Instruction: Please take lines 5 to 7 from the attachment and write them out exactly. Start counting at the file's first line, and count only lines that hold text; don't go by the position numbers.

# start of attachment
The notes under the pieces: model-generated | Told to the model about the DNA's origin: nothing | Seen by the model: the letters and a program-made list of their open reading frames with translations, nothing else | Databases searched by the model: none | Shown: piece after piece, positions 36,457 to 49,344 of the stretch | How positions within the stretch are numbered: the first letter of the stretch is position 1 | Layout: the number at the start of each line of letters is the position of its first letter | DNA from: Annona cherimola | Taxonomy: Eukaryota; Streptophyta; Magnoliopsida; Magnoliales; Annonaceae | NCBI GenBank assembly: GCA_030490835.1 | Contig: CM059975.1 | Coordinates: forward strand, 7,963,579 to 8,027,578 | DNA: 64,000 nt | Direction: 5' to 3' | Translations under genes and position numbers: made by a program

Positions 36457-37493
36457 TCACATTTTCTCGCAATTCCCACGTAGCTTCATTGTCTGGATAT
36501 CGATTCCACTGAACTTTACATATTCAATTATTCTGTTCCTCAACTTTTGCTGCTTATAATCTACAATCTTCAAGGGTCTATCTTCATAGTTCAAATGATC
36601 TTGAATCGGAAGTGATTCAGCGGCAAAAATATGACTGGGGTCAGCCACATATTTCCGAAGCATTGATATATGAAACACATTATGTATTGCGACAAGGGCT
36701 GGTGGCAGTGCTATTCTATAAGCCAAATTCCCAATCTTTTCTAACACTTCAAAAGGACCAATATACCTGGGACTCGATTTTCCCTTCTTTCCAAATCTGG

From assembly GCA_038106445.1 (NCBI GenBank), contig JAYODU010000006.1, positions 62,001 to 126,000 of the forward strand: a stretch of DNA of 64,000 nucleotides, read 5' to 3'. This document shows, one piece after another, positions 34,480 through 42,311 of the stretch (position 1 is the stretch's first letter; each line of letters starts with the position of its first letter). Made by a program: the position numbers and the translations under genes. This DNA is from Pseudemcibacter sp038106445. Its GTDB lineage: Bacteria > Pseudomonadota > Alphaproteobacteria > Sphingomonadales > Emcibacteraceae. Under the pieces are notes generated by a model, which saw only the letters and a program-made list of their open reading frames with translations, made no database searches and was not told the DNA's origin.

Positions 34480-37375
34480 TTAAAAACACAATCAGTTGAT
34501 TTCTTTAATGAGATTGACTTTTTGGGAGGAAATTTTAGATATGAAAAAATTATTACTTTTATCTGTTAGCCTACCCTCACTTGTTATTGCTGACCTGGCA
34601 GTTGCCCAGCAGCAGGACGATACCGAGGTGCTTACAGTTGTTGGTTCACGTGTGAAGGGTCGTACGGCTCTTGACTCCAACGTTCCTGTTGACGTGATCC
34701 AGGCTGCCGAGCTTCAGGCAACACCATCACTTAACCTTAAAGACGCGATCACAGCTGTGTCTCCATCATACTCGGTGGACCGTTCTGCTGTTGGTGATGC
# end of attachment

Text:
36601 TTGAATCGGAAGTGATTCAGCGGCAAAAATATGACTGGGGTCAGCCACATATTTCCGAAGCATTGATATATGAAACACATTATGTATTGCGACAAGGGCT
36701 GGTGGCAGTGCTATTCTATAAGCCAAATTCCCAATCTTTTCTAACACTTCAAAAGGACCAATATACCTGGGACTCGATTTTCCCTTCTTTCCAAATCTGG

From assembly GCA_038106445.1 (NCBI GenBank), contig JAYODU010000006.1, positions 62,001 to 126,000 of the forward strand: a stretch of DNA of 64,000 nucleotides, read 5' to 3'. This document shows, one piece after another, positions 34,480 through 42,311 of the stretch (position 1 is the stretch's first letter; each line of letters starts with the position of its first letter). Made by a program: the position numbers and the translations under genes. This DNA is from Pseudemcibacter sp038106445. Its GTDB lineage: Bacteria > Pseudomonadota > Alphaproteobacteria > Sphingomonadales > Emcibacteraceae. Under the pieces are notes generated by a model, which saw only the letters and a program-made list of their open reading frames with translations, made no database searches and was not told the DNA's origin.